For many ethical consumers, palm oil is a dirty word. Its association with deforestation, the destruction of local communities and forced labour – particularly in Indonesia and Malaysia – makes buying a jar of peanut butter no easy task. Some choose to look for assurances on the label that the palm oil inside has been ethically sourced, while others simply try to avoid buying products made using the commodity.
Palm oil is in more than half of all packaged goods, including makeup, cleaning products and numerous household-favourite foods. And its derivatives are often hidden on product labels under obscure names, such as “ethyl palmitate”. But even if you buy palm oil certified as sustainable, there are criticisms that the current industry standards still allow for rainforest destruction and poor practices.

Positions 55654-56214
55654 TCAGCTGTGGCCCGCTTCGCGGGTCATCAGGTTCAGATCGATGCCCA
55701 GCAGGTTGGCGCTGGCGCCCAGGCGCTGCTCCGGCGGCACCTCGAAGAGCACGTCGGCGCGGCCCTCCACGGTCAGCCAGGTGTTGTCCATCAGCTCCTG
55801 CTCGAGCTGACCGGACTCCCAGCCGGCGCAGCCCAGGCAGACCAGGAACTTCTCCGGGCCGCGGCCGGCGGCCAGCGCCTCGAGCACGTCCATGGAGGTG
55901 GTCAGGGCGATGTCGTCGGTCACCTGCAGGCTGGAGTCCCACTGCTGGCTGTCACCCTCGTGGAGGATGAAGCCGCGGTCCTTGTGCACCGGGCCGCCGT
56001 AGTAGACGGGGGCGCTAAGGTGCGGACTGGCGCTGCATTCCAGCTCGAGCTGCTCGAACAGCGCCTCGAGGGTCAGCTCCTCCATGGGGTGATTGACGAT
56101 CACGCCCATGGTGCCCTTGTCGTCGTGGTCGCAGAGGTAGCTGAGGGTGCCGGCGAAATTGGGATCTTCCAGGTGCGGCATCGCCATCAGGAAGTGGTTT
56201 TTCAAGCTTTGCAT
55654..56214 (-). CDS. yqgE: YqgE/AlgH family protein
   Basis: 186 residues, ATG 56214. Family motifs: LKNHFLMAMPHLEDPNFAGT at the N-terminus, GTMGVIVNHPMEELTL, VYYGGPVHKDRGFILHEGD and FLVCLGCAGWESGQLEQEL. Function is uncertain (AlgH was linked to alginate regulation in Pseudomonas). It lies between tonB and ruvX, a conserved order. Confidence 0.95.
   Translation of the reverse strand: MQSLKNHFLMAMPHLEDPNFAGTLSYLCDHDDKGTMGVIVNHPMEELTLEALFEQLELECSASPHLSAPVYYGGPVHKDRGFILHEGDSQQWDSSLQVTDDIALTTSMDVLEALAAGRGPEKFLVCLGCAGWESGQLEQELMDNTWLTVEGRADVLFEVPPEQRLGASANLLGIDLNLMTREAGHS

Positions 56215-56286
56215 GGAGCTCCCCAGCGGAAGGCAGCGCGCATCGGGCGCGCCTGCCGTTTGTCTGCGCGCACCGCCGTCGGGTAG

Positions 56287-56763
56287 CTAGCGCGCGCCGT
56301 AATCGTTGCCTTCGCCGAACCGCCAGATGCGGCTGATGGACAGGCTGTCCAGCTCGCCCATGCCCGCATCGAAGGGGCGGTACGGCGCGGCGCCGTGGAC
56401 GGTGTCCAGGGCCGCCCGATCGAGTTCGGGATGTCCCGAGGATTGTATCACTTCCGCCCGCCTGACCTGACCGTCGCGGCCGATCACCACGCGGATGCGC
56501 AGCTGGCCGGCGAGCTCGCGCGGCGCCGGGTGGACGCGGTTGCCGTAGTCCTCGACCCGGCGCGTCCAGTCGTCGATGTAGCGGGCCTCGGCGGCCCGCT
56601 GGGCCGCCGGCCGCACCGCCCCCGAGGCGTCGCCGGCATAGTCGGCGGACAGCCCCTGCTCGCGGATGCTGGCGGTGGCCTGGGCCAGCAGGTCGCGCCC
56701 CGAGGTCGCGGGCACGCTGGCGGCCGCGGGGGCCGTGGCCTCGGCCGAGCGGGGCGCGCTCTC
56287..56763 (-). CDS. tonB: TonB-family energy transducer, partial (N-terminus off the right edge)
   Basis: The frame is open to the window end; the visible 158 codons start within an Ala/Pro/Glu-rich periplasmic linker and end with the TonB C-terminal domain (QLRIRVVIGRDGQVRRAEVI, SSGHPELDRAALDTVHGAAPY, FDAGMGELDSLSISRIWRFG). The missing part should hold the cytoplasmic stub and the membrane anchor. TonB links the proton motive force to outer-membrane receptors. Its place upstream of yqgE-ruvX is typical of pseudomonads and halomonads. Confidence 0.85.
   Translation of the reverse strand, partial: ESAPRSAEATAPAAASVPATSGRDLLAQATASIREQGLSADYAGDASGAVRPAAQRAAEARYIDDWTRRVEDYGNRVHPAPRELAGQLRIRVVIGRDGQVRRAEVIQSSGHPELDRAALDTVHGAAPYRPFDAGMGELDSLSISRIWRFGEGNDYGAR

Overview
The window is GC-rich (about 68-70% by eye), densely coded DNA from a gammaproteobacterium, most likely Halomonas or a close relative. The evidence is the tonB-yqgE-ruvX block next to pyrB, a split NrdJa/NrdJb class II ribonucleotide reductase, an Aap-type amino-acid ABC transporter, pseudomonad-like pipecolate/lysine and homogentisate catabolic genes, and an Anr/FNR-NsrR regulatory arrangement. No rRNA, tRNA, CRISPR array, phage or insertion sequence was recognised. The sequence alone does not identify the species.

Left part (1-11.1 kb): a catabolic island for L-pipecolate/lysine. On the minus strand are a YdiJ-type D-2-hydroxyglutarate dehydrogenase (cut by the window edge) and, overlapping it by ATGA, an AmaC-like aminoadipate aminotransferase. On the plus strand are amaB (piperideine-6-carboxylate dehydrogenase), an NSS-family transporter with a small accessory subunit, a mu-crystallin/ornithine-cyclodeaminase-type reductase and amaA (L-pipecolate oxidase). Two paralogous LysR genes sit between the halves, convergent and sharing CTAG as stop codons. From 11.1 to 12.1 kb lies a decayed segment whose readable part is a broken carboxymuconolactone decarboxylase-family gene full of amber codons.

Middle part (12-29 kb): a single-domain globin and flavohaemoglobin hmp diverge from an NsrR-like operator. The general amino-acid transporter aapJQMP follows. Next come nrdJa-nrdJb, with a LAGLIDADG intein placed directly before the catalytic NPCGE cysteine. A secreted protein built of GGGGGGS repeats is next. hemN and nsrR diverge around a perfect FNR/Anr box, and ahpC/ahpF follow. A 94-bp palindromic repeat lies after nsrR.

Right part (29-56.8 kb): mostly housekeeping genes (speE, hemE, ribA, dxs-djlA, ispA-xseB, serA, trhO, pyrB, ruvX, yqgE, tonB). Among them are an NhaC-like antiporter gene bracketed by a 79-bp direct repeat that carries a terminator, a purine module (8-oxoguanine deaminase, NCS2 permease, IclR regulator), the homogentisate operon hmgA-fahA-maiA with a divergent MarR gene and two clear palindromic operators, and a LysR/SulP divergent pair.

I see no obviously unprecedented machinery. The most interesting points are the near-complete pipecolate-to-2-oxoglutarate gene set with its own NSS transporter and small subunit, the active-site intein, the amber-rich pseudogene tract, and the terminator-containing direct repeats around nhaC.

With public confidence in palm oil fractured, should brands that make a point of sourcing sustainable palm oil even risk trying to engage with their customers on the controversial topic?
This was discussed at a seminar hosted by the Guardian and supported by the Roundtable on Sustainable Palm Oil (RSPO), a sustainability body for the palm oil industry. Both the smaller and multinational businesses represented on the panel, which was chaired by the Guardian’s Laura Paddison, agreed that while public engagement is still important, the responsibility for sourcing sustainable palm oil should fall on businesses, not consumers.